Autumnaged Care

Can intergenerational care improve nursing homes?

Autumnaged Care

Can intergenerational care improve nursing homes?

Exciting initiatives across the country are pursuing new ways of doing aged care. A facility on the NSW south coast is running a childcare out of its dementia unit and from all reports the process is going very well.

Experts are saying that innovative approaches like this program are likely to change the future landscape of aged care for the better.

While many challenges lay ahead, seeing the benefits of intergenerational care shines a light for future possibilities in care.

Playtime That Uplifts

 

Due to government regulations, the co-ordinator of the program operates as a family day care provider.

Three mornings a week, children are brought to the dementia ward where mixed play happens for part of the day.

Speaking into what they’ve been seeing, aged care and child care staff say that there has been so much joy from both the older residents and the very young.

One of the residents, Sam, has advanced dementia and yet staff have seen him enthusiastically play and interact with the children.

Hayley, a member of staff says that the children bring out positive qualities in their senior friends, “they bring out the nurturer, the carer, the grandparent, the parent they were to their own children.”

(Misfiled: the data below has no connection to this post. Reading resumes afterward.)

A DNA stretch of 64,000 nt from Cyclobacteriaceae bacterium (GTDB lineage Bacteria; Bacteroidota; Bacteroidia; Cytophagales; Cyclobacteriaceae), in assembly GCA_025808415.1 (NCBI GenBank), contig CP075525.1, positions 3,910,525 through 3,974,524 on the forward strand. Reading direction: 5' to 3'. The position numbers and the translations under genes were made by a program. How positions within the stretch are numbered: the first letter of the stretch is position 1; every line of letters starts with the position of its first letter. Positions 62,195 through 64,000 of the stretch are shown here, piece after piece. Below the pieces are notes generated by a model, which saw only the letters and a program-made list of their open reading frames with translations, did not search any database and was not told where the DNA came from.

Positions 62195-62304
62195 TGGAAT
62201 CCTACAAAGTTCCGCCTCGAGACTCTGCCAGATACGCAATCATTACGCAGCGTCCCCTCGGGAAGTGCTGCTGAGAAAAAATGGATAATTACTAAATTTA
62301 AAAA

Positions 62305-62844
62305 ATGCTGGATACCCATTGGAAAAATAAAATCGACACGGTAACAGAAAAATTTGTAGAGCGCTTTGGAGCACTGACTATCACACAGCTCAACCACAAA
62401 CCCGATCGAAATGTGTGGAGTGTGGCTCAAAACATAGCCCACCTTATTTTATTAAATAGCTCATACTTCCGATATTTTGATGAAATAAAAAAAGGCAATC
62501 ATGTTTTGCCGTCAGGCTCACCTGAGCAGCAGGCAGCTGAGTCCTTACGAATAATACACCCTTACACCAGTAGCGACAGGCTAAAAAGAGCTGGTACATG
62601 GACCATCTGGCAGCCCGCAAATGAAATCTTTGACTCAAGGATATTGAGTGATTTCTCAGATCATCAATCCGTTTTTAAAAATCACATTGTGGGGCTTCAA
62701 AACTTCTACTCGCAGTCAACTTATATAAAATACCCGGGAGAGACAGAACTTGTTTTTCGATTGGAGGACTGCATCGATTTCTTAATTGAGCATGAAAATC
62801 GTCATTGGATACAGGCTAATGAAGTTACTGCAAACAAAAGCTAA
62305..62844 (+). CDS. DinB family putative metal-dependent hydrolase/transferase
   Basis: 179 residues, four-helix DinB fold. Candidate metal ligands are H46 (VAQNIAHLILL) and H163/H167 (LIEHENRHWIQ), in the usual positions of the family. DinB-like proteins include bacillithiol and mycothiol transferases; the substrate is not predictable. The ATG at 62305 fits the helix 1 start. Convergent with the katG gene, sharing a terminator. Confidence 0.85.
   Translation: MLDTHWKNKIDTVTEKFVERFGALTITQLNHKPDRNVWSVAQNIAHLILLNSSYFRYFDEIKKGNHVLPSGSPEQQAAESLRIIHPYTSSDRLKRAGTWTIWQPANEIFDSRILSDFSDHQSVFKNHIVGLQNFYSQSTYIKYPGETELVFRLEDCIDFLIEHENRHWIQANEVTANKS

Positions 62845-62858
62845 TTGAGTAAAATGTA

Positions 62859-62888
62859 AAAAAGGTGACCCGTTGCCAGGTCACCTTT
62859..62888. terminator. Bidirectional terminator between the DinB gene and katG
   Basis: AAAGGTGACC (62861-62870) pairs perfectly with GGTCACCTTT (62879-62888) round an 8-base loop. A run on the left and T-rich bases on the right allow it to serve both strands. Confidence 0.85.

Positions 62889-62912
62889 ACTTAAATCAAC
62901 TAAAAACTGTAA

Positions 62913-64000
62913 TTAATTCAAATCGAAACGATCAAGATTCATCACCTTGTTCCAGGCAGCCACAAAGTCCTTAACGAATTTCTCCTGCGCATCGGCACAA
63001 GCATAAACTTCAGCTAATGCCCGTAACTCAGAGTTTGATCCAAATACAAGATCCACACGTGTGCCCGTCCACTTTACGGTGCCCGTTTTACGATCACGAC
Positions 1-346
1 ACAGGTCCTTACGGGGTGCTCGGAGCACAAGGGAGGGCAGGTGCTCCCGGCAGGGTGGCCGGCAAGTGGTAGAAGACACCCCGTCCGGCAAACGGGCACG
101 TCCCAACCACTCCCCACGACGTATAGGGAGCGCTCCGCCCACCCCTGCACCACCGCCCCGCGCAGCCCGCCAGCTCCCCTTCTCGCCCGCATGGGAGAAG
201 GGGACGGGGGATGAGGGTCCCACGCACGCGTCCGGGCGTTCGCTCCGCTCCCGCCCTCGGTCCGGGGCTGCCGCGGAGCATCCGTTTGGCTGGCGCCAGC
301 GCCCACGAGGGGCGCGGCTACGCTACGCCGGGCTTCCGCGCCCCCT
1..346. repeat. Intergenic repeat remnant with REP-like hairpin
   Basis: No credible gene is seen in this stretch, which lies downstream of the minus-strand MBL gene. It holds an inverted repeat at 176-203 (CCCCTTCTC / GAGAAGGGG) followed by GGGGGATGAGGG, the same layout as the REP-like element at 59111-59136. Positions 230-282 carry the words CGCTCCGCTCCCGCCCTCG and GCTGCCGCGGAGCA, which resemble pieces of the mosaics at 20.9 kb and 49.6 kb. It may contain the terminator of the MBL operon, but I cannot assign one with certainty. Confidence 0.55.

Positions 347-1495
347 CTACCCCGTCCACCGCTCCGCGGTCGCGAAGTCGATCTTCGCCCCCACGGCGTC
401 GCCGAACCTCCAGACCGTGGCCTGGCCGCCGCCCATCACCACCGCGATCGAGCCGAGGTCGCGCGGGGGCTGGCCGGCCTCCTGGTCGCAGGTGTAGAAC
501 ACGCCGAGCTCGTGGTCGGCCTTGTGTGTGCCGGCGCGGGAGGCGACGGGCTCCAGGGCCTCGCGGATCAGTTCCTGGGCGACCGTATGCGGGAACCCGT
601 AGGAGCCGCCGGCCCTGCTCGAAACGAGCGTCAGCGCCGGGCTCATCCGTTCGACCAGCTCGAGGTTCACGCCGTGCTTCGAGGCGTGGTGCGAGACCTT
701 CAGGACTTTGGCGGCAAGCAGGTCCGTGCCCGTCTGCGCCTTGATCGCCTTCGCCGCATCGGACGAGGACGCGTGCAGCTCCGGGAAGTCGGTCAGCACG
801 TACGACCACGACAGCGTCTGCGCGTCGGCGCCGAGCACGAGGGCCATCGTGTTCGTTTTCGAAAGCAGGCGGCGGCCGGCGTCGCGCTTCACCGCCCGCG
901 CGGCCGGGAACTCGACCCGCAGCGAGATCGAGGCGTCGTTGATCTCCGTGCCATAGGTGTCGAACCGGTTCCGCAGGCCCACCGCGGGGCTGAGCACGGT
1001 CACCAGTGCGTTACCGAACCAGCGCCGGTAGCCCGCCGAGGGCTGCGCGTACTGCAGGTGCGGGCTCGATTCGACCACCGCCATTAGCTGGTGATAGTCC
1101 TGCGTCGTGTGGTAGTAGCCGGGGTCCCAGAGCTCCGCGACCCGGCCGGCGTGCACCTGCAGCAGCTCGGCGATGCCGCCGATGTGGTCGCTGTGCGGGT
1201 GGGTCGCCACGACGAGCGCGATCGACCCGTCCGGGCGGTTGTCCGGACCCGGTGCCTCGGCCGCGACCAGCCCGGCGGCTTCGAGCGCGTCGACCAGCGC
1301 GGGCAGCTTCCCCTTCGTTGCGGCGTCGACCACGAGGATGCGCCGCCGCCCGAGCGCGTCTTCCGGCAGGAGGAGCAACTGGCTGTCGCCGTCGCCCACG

Diversional therapist, Sheridan say that the positive benefits from the intergeneral care flow on even when the children have to leave.

“They [residents] feel really good about themselves. So when they [the children] leave, their demeanour for the whole day is uplifted.”

Cognitive Benefits And Confidence

 

In an encouraging sign of cognitive stimulation, staff have been seeing that residents have been increasingly remembering the days of the week.

“Realising I can remember it’s Tuesday, which is so positive for their self-esteem.”

“The dementia just seems to go. When they’re with the kids they lose the fear of having dementia, like they have to perform. They can pick up a book and start reading, it doesn’t matter if they get a word wrong, the kids don’t know anyway.”

Rolling Out Programs Broadly

 

Academics and experts from Griffith University are currently working on a national trial to facilitate intergenerational care being rolled out on a wider scale.

Professor Anika Fitzgerald says that there is evidence supporting wide reaching social impacts of mixing the young and old.

Studies have shown that mixing 3-5 year olds with older people, they are less likely to develop delinquent behaviour as teenagers.

The cognitive, social and human benefits at local and national levels of intergenerational care has substantial potential.

If the intergenerational model is fostered from all levels of government and facilities, the aged care sector could see really exciting, positive and sustainable change.

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